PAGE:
What We're Reading: October 2023

Created on April 6, 2024, 5:49 pm

Last Updated April 17, 2024, 1:02 pm

Series
Sworn soldier volume 1
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"When Alex Easton receives the letter of a childhood friend informing them of their sister's grim illness, the retired soldier goes to visit the ancestral House of Usher to support the brother and sister living within. What Easton runs into however is rancid-smelling fungi, shambling and unblinking hares, and a house (much like its occupants) slowly being consumed from within as a dire mystery unfolds.

A retelling of the classic Fall of the House of Usher, this novella is perfect for fans of Edgar Allen Poe, The Last of Us, or anyone looking for an eerie gothic twist in an alternative historic fiction. Also, the sequel, What Feasts at Night, is supposed to come out in 2024!" - Gabriella N., Busch Annapolis Library
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"It's the year 2472 and humanity is looking for another potential home world. There are only two countries left on Earth, Dimokratia and Federation. Titan is judged to be the nearest planet hospitable to human life. One person was sent to start a colony but six weeks later her communications went dark. Two years later a distress signal is detected from Titan, so a rescue mission is launched. What follows is a surprising story about perseverance, love, and what it means to be human. (Spoiler Alert: it's not really about a rescue!) I loved this book." - Jennifer T., Severna Park Library
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"A wordless picture book that enchants the reader with a whimsical story of the relationship between a bunny and a tree and their journey together." - Amanda Y., Glen Burnie Library
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"Mackenzie's dreams are becoming scarier and scarier. When she wakes up with a dead crow's head in her hand she starts to panic. Going home to Alberta seems like the best thing to do but when she gets there the dreams continue and no one is sure what it means.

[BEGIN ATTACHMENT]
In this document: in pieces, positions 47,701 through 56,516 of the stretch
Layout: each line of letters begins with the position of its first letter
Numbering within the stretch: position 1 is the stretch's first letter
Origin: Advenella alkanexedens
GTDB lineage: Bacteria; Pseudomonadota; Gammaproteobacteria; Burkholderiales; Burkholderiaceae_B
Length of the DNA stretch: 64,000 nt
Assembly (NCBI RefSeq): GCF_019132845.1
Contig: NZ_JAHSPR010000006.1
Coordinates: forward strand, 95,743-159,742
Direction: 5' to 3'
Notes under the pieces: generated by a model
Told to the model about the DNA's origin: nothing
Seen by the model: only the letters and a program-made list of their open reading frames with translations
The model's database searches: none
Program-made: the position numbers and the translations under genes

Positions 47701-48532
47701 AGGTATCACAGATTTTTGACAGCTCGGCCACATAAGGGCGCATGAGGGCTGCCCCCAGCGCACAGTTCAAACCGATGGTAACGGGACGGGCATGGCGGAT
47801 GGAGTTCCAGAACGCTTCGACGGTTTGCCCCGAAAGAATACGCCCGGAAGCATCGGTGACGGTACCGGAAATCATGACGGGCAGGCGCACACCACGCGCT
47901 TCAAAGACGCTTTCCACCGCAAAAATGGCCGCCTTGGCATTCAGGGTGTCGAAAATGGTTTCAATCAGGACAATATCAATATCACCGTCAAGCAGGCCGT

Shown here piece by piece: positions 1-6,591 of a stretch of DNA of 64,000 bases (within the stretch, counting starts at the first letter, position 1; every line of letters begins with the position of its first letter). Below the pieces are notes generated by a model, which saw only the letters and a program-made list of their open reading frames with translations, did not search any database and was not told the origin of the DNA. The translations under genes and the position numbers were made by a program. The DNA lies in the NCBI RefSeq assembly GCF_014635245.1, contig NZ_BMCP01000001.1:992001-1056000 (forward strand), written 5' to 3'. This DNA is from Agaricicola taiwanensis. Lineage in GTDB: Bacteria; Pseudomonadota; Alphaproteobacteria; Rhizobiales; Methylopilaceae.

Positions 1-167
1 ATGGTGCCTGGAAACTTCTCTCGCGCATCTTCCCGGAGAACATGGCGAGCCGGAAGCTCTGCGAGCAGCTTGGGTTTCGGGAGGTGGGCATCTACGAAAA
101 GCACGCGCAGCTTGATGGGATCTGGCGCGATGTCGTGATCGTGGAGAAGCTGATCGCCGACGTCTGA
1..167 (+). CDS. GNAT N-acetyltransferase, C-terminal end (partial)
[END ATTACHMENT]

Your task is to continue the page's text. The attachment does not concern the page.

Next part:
This book is for those that like a little horror, good characters, and a compelling family life." - Mary S., Deale Library
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"Translated into English from Spanish in 2020) by Augustina Bazterrica,
Tender is the Flesh (which went viral on a very specific niche of BookTok a while back) tells the story of a dystopian future where an emerging virus has made all animal meat poisonous to humans. Rather than making vegetarianism mainstream, society has decided they are going to farm humans for food. Surprising? Sadly, no. Marcos works at slaughterhouse in order to pay for his father's nursing home. What follows is an unflinching description of the violence enacted on the human "head," which only becomes more disturbing when Marcos (certified "nice guy") is gifted a female head by a breeding center vying for the slaughterhouse's business. This plays out exactly as you'd expect. Although the act of rape itself isn't depicted, for me, the scenes at the breeding center were some of the most gruesome in the book. The author is Argentinian, but living in the United States, I can't help but be reminded that we (society) actually did do many of these things to humans. I devoured (wocka wocka) this horrific little tale virtually in a single sitting; even in translation the language is very compelling. One of the overarching themes is how we use words to 'clean up' atrocities and serves as a reminder that the language we use is important, but not as important as the way we treat each other. (Not for the faint of heart, additional content warnings for infant death and animal abuse, along with a bunch of other gross stuff, but those are the standouts for me.)" - Kelly T., Glen Burnie Library
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"Fans of the podcast Maintenance Phase will enjoy this book by co-host, Aubrey Gordon. If you've never heard a Maintenance Phase episode before, this book is a great encapsulation of that podcast and Gordon's activism. This series of twenty essays discussing the sociopolitical issues affecting fat people is an informative read. If you're curious about these issues or simply want some solidarity, you might enjoy this book." - Abigail W., Broadneck Library
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"A mutilated mermaid forms an alliance with a genderless plague doctor. Together, they investigate the dark proceedings of a cult operating on the village's children. As the horror grows, so too does their love. For fans of fantasy horror, fairy tale retellings, poetic prose, and queer visceral romance with Hannibal leanings." - Louis B., Edgewater Library
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"Cassie is an artist who is struggling to get by, but her luck changes when she comes across an ad for a roommate charging a suspiciously cheap rent. Deciding to take a chance, she finds out that the roommate in question thankfully doesn't seem like an axe murderer but, instead, is just very eccentric. She takes the deal and moves in with him, but soon has to come to terms with the fact that there is a very real (and seemingly impossible) reason for his many quirks. This book is a cute, trope-filled rom-com that will provide lots of laughs and sweetness to your Halloween season reads. I recommend it to those who love adult monster romances and are in the mood for something silly and fun." - Christine M., Edgewater Library
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